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Power Tangedco: Tangedco officials are hopeful of tiding Chennai city through the ensuing summer as peak demand is likely to touch 16,000 MW

The peak demand on April 29 last year was 15,343 MW while the total power consumption was 345.617 MU (million units). With no rain and the state facing drought, acute water scarcity has resulted in the corporation’s hydro units having only 25 per cent storage which cannot in any way augment the power needs of the Greater Chennai Corporation.

Power Tangedco: Tangedco officials are hopeful of tiding Chennai city through the ensuing summer as peak demand is likely to touch 16,000 MW


Though the corporation on record has a total installed capacity of 21,701.60 MW, this includes the mainstay of 13,231.44 MW through its hydro, thermal, nuclear and gas plants while the remaining 8470.16 MW are sourced through non-conventional energy sources including co-generation, biomass, solar and wind power. 

Though the first and second units of the much publicised KKNPP (Kudankulam Nuclear Power Plant) of 1000 MW each have become operational, they still have not come up to anticipated levels. TANTRANSCO (TN Transmission Corporation) report for March 2 reveals that power production was only 1,030 MW against the installed capacity of 2,000 MW. 

Unit I produced 770 MW and unit II 270 MW. According to a notification from the central government regarding allocation of power to the four southern states and Puducherry, KKNPP’s 2,000 MW will result in TN being the biggest gainer it has been getting 925 MW, followed by Karnataka with 442 MW, Andhra Pradesh with 300 MW, Kerala with 266 MW and Puducherry will get 67 MW. 

KKNPP power is first uploaded to the southern power grid and from there is diverted to the states. Thus, the burden of power production will fall on the four major thermal units as the gas units at Valuthur 95 MW (Ramanathapuram district), Kuttalam 101 MW (Nagapattinam district), Tirumakottai 107.88 MW (Tiruvarur district) and Basin Bridge 120 MW (Chennai), though producing cheap power, have limited power production capacities.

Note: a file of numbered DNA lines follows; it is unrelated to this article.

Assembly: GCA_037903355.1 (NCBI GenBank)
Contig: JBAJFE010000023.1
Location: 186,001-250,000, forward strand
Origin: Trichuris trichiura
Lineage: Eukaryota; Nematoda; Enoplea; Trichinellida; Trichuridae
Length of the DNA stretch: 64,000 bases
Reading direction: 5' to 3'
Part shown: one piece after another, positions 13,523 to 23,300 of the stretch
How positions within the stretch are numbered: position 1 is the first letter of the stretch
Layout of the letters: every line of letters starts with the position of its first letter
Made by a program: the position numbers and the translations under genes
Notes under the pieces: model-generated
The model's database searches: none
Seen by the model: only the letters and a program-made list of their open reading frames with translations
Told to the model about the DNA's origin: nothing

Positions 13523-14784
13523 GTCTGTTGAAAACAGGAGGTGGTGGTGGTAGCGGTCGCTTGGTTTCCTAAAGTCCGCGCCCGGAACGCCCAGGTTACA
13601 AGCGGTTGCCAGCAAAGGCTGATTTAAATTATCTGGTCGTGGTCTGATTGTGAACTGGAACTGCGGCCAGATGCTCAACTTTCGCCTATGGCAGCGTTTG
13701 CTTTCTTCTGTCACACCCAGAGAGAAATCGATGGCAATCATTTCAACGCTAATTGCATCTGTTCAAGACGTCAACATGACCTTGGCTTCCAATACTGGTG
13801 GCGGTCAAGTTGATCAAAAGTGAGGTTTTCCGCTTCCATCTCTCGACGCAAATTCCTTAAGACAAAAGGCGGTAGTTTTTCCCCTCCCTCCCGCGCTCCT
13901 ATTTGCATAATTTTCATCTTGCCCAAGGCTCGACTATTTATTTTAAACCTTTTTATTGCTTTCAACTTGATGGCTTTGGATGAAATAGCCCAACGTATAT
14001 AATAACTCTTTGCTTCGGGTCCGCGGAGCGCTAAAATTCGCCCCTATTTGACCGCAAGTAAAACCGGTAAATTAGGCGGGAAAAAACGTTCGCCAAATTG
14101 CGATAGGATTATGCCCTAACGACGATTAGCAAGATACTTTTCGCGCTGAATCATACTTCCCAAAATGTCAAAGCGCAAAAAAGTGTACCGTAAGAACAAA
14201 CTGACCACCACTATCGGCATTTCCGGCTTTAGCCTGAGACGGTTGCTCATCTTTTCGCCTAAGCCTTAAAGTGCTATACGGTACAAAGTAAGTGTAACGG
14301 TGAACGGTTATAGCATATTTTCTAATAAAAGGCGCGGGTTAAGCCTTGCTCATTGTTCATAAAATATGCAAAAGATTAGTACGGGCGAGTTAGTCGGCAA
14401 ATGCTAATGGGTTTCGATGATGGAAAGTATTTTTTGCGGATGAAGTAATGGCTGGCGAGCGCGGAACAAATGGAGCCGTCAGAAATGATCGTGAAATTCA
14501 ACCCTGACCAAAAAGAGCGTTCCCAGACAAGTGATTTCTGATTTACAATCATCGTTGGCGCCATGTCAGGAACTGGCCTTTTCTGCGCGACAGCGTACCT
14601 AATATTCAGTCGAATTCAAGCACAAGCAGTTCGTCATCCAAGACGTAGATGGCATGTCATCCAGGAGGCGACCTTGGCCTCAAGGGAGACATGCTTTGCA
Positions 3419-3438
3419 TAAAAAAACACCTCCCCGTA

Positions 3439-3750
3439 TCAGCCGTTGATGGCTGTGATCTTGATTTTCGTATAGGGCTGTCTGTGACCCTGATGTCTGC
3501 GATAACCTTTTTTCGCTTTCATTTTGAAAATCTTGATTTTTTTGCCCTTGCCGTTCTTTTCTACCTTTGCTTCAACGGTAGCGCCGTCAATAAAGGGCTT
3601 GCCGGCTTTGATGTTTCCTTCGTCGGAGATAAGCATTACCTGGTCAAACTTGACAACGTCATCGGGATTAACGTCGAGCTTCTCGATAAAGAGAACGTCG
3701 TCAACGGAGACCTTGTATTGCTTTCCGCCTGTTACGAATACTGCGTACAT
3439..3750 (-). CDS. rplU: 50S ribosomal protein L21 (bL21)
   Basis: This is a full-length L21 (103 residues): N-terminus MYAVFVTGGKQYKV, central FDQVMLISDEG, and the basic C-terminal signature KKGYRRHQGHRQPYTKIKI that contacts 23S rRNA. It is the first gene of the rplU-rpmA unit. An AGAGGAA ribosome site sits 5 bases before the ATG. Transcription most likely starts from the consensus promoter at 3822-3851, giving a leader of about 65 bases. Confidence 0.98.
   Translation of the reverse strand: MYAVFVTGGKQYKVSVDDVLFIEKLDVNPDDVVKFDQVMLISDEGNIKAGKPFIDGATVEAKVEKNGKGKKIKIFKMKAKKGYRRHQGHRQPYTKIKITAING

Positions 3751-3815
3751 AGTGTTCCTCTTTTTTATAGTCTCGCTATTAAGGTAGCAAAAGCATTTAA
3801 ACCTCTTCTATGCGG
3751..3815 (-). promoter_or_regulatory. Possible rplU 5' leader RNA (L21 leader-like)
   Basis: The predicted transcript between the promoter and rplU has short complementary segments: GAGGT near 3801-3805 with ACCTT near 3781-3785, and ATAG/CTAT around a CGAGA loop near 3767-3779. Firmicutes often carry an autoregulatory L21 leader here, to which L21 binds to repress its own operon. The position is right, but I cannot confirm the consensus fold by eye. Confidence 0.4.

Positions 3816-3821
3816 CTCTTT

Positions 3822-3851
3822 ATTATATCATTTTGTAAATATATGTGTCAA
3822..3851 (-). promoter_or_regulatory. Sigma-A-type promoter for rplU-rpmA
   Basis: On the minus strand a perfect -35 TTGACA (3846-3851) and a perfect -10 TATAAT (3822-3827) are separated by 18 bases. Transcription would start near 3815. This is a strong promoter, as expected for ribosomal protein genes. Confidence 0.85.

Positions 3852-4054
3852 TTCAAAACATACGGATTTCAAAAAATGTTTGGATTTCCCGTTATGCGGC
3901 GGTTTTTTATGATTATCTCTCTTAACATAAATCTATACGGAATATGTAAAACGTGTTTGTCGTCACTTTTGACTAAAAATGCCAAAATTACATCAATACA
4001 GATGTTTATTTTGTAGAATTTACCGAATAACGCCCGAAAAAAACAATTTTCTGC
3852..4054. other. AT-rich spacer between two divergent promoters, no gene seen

The state’s four major thermal units are ETPS (Ennore Thermal Power Station), MTPS (Mettur Thermal Power Station), NCTPS (North Chennai Thermal Power Station) and TTPS (Thoothukudi Thermal Power Station) have higher power production capacities of 450 MW, 840 MW, 630 MW and 1050 MW respectively. But the PLF (Plant Load Factor) which is “the ratio of total number of kWh supplied by a generator or generating station to total number of kWh which would have been supplied if the generator or generating station was operated continuously at maximum continuous rating.” 

PLF for ETPS is the lowest at 35.42% while Mettur has the highest at 82.42%. The percentage for the other two units are 81.24% (NCTPS) and 73.33% (TTPS). While officials are burning the midnight oil to ensure that ETPS also comes up to par, the only silver lining is that coal the raw material for the four units is available in plenty. 

The Mahanadhi coal fields and Eastern coal fields in Odisha and West Bengal respectively were the main suppliers till the early years of this century when the central government allowed coal import from Indonesia to meet the additional demand consequent to new units being started in MTPS and NCTPS. 

The ratio of local coal to imported coal which was 60:40 in 2012 was brought down to 70:30 the next year due to better operation and maintenance at the power units. This was further reduced to 80:20 as on date. The state government orders 45 lakhs tonnes of coal annually at an estimated 7500 crores for the four units. 

Officials said “for the current year, we are still due to get 15 lakh tonnes from Indonesia. This will be enough to tide us over the summer and then when demand drops, orders will be placed for the next financial year.” Indonesian coal is offloaded from ships at the Chennai and Thoothukudi ports from where it is forwarded to the concerned units. 

While Ennore and Mettur get their loads through rail, the North Chennai and Thoothukudi power stations get their directly through massive conveyor belts which transport it directly to the plants.

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